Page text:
Fran Ringold

2002
Dr. Cathy Burden
Rosalind Cook

2001
Carolyn Crawford
Dana Tiger
Patti Johnson Wilson

2000
Helen Jo Hardwick
Madeline Manning Mims
Mollie Williford
Eddie Faye Gates

1999
Kathleen Coan
Billie Letts
Linda Morrissey
Sheryl Siddiqui

1998
Mary Collins
Julie DelCour
Dianne Holmes-Jones
Judy MacLeod

1997
Janice Nicklas
Janet Pearson
Sister Sylvia Schmidt

1996
Gail Lapidus
Sharon King Davis
Barbara Gardner

1995
Aubyn Howe
Elisabeth (Liddy) Doenges
Claudette Selph

1994
Felicia Collins-Correia
Vicki Miles-LaGrange
Penny Painter

1993
Ada Sipuel Fisher
Shannon Miller
Susan Savage

1992
Anita Hill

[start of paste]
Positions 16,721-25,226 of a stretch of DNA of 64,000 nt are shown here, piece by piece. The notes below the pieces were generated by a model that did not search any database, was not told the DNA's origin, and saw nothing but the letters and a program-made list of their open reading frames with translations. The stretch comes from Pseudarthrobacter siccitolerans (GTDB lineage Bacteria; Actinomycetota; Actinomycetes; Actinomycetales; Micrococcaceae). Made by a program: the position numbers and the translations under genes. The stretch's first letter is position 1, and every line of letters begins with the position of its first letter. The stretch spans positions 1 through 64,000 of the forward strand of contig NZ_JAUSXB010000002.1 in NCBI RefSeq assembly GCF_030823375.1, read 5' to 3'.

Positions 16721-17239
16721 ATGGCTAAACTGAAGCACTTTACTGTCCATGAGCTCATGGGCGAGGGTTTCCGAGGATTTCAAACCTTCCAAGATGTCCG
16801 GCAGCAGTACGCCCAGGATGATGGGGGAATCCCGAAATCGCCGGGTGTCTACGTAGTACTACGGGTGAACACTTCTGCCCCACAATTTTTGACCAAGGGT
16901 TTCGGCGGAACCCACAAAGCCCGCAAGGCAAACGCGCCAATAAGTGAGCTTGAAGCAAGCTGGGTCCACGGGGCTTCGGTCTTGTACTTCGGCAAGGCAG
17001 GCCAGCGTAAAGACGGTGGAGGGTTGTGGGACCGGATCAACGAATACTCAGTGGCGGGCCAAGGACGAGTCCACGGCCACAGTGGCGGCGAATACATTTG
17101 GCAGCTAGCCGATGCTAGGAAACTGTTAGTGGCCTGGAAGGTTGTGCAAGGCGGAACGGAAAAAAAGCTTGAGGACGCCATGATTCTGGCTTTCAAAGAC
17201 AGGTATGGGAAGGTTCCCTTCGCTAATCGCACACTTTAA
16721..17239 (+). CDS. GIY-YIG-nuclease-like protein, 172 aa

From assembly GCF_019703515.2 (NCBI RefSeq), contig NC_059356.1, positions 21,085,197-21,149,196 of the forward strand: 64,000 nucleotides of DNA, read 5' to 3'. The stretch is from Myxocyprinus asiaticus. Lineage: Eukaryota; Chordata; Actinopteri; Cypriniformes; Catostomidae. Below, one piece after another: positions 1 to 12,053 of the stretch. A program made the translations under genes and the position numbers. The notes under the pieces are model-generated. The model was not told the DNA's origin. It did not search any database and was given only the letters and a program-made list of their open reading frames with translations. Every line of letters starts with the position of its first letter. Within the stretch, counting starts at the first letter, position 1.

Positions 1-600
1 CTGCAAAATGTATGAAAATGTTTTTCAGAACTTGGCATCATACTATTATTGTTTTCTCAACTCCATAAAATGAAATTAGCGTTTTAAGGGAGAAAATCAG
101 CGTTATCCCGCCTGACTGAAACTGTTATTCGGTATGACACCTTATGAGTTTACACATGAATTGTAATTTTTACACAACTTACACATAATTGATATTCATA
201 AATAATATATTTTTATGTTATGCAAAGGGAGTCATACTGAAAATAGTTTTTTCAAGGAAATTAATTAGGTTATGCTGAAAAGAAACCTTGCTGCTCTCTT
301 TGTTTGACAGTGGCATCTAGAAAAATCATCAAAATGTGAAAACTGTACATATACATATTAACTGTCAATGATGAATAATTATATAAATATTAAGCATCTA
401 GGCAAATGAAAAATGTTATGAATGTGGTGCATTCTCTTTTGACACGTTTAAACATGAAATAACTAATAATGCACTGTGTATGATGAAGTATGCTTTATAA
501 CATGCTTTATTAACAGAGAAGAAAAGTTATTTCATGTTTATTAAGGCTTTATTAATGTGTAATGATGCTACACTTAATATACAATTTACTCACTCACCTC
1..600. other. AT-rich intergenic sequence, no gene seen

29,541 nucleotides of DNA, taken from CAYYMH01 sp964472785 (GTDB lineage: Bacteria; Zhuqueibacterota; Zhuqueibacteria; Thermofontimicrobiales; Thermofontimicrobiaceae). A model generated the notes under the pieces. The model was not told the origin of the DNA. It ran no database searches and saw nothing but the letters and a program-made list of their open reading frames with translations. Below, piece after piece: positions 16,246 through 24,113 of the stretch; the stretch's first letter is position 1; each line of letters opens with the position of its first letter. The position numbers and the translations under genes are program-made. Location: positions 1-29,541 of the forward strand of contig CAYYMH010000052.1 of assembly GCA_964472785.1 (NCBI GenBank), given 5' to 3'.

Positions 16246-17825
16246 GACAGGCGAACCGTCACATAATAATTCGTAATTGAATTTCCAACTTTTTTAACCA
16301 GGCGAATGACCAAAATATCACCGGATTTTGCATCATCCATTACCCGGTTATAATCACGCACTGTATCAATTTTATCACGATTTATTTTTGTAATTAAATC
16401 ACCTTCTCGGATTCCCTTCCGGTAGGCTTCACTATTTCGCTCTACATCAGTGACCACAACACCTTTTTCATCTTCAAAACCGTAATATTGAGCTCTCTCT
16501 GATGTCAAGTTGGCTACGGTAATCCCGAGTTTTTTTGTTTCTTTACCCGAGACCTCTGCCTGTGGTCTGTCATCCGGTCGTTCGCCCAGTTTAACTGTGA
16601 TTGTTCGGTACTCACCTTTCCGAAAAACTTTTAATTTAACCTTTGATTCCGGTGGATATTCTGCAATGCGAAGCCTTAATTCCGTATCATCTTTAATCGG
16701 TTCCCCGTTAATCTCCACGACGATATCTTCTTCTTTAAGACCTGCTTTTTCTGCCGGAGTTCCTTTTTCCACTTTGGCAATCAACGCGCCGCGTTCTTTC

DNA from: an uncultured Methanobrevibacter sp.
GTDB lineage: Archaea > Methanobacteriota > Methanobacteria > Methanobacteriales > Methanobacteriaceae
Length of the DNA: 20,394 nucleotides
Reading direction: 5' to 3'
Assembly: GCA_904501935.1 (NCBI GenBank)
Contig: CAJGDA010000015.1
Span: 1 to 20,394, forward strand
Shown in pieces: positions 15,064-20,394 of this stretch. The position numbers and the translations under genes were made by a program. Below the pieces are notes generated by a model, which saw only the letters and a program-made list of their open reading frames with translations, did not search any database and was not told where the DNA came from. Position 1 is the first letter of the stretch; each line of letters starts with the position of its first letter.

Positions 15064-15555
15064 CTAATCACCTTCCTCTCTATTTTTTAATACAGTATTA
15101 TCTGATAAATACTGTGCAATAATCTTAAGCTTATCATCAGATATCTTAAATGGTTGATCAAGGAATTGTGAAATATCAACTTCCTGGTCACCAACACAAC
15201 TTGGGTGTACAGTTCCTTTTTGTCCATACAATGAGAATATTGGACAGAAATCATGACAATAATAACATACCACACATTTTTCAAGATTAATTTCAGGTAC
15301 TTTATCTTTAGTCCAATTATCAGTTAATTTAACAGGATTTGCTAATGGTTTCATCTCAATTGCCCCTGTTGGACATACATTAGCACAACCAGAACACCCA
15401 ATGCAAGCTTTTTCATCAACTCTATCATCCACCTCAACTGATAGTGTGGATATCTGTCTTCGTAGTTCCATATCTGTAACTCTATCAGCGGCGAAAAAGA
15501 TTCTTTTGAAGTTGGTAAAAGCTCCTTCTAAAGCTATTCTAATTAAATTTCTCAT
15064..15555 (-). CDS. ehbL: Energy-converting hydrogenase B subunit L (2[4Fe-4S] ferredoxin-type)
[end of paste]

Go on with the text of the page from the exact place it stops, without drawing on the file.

Karen Keith
Susan Loving
Jill Zink Tarbel

1991
Hanna Diggs Atkins
Sandy Garrett
Deborah Shallcross

1990
Sally Dennison
Paulette Millichap
Angie Moore
Kara Gae Wilson

1989
Mary Martin
Ann Williams
Pat Woodrum

1988
Maxine Horner
Glenda Silvey
Montez Tjaden

1987
Helen Gates
Nancy Kachel
Sister Jean Marie
Wilma Mankiller

1986
Mary Caroline Cole
Beth Macklin
Aliene Murdock

1985 
Donna Nigh
Mother Grace Tucker
Alfre Woodard

1984
Eleanor Hill

1983
Julie Blakely
Wennette West Pegues
Penny Williams

1982
Carrie Barefoot Dickerson
S. E. Hinton
Alma Bell Wilson 

1981
Saidie Adwon
Helen Arnold
Katie Westby

1980
Cleta Deatheridge Mitchell
Kitty Roberts
Stephanie Seymour

1979
Dorothy Biery
Betty Boyd
Frances Leach

1978
Angie Debo
Patty Eaton
Moscelyn Larkin

1977
Jane Bloodgood
Nancy Lopez
Dale McNamara
Jane Wiseman

1976
Cecile Bales
Norma Eagleton
Jane Self

1974
Leta Chapman
Betsy Cullen
Phyllis Edmonds
Joan Flint
Paula Unruh

1973
Harriet Barclay
Nancy Feldman
Fanny Hill
Allie Beth Martin